Thousands of USBs in bottles sent to North Korea to defy Kim Jong-un's ban on foreign media

Emma Guinness

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Thousands of USBs in bottles sent to North Korea to defy Kim Jong-un's ban on foreign media

Featured Image Credit: NK News / Aflo Co. Ltd. / Alamy Stock Photo

North Korea might have banned foreign media from getting into the country, but it is still happening in an unlikely way.

People are sending thousands of banned media and news reports into the country by concealing USB sticks and SD drives in glass bottles and floating them across the border.

They are being specifically sent in by a US nonprofit, the Human Rights Foundation (HRF), who wants to ensure that people in the country still have access to the banned media - albeit in a limited form.

Now, shocking images of the USB sticks in the glass bottles are being publicised by NK News, a local news outlet.

Activists are getting around the media ban in North Korea in an unlikely way. Credit: NK News
Activists are getting around the media ban in North Korea in an unlikely way. Credit: NK News

News of the media defying the ban comes after two teenage boys were recently killed for defying it - a killing that took place in front of horrified locals in Hyesan.

As reported by the Mirror, the teens were aged between 16 and 17 and had defied the ban by watching films from South Korea.

The residents explained that prior to the execution, which took place on an airfield, they were warned: "Those who watch or distribute South Korean movies and dramas, and those who disrupt social order by murdering other people, will not be forgiven and will be sentenced to the maximum penalty - death."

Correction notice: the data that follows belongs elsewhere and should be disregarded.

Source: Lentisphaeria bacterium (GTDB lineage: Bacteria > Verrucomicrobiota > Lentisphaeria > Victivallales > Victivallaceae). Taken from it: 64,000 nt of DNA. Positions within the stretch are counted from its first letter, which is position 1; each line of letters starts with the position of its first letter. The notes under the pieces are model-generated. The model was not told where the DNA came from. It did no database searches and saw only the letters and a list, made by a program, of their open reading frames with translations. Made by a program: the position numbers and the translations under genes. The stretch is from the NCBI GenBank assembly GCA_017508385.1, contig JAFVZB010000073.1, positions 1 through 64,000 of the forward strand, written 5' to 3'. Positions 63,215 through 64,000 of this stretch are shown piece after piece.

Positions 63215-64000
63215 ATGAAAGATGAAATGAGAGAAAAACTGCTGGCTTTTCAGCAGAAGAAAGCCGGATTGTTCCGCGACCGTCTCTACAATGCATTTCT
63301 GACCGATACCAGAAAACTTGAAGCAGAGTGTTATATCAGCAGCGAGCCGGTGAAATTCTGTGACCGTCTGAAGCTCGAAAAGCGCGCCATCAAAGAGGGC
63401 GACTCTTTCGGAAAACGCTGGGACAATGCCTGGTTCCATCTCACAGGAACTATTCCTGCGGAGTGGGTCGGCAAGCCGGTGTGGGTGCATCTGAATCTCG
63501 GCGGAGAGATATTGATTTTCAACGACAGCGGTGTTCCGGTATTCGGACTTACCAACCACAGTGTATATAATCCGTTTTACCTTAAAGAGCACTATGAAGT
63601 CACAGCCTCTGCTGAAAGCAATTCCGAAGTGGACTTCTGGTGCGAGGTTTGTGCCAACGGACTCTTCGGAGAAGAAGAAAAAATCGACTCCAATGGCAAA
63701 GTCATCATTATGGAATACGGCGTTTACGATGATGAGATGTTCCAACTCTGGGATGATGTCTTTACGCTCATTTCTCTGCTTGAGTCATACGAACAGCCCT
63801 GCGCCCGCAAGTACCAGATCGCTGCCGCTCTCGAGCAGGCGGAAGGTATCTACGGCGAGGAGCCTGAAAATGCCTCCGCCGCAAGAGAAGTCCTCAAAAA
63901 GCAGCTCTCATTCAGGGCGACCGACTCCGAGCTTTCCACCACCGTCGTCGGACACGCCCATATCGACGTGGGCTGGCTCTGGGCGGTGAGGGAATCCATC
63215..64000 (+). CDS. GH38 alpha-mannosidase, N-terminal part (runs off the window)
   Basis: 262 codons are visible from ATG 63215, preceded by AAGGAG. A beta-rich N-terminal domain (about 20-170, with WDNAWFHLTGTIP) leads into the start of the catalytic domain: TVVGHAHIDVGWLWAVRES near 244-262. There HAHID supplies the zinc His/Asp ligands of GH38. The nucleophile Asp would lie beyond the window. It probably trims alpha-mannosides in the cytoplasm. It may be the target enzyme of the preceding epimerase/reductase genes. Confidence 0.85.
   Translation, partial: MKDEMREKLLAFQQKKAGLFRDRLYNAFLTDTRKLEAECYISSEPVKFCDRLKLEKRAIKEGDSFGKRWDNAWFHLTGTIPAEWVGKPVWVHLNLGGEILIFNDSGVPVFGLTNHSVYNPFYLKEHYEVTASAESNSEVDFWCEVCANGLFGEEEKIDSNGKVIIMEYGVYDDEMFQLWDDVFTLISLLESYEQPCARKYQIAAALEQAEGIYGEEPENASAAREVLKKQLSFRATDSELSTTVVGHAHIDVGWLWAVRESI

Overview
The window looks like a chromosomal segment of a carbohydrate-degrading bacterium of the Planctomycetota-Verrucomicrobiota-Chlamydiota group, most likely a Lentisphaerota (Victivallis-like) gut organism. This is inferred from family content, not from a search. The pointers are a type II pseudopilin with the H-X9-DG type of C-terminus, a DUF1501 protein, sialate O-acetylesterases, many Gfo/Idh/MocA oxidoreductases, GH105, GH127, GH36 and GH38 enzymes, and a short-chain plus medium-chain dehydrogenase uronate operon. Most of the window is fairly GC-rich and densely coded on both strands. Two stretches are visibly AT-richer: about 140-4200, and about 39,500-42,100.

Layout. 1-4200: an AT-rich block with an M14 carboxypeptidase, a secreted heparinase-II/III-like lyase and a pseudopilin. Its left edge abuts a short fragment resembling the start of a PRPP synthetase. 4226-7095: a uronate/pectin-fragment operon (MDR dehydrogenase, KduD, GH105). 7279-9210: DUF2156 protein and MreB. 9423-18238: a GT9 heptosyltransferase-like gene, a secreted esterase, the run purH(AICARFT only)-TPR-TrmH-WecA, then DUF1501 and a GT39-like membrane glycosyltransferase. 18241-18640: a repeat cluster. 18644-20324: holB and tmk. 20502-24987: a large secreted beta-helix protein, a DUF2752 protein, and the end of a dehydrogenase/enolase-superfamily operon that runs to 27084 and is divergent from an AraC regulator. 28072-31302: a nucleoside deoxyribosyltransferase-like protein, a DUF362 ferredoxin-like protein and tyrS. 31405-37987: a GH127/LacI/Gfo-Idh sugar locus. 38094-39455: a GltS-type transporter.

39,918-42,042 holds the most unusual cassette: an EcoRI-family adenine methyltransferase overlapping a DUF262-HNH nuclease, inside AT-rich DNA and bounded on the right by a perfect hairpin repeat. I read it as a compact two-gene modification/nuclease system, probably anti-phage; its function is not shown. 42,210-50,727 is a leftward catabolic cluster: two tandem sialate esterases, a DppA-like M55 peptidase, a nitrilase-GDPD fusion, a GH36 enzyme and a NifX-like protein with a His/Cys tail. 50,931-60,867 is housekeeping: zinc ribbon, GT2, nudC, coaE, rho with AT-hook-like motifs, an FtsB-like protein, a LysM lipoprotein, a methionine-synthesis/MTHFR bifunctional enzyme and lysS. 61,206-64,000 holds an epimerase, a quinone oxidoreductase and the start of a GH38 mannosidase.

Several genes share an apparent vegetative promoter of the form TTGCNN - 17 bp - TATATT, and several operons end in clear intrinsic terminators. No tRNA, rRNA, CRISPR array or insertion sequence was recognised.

Residents had been warned of the penalty a week before the executions took place amidst an increased crackdown on banned foreign media.

The warning was particularly aimed at anyone consuming content from South Korea, as the executed teenagers did.

Dictator Kim Jong-un is cracking down on foreign media. Credit: Alamy / Aflo Co. Ltd.
Dictator Kim Jong-un is cracking down on foreign media. Credit: Alamy / Aflo Co. Ltd.

The HRF said that they had sent 2,000 USB sticks and flash drives into the country as part of their Flash Drives for Freedom programme, which contained 'educational content' about topics including human rights.

Seongmin Lee, a North Korean defector, believes that each illegal drive could be circulated around 10 people in North Korea.

"This translates to disseminating outside information to 20,000 North Koreans this year alone," he said.

As stated on the HRF website, the campaign describes itself as 'a significant form of sharing information in North Korea' as a lot of citizens have devices that allow them to access the media.

They explained: "Flash Drives For Freedom is a campaign that travels the world inspiring people to donate their own memory drives.

"An initiative launched and managed by the Human Rights Foundation, Flash Drives for Freedom is significantly increasing the capacities of these North Korean defector groups."

Topics: News

Emma Guinness
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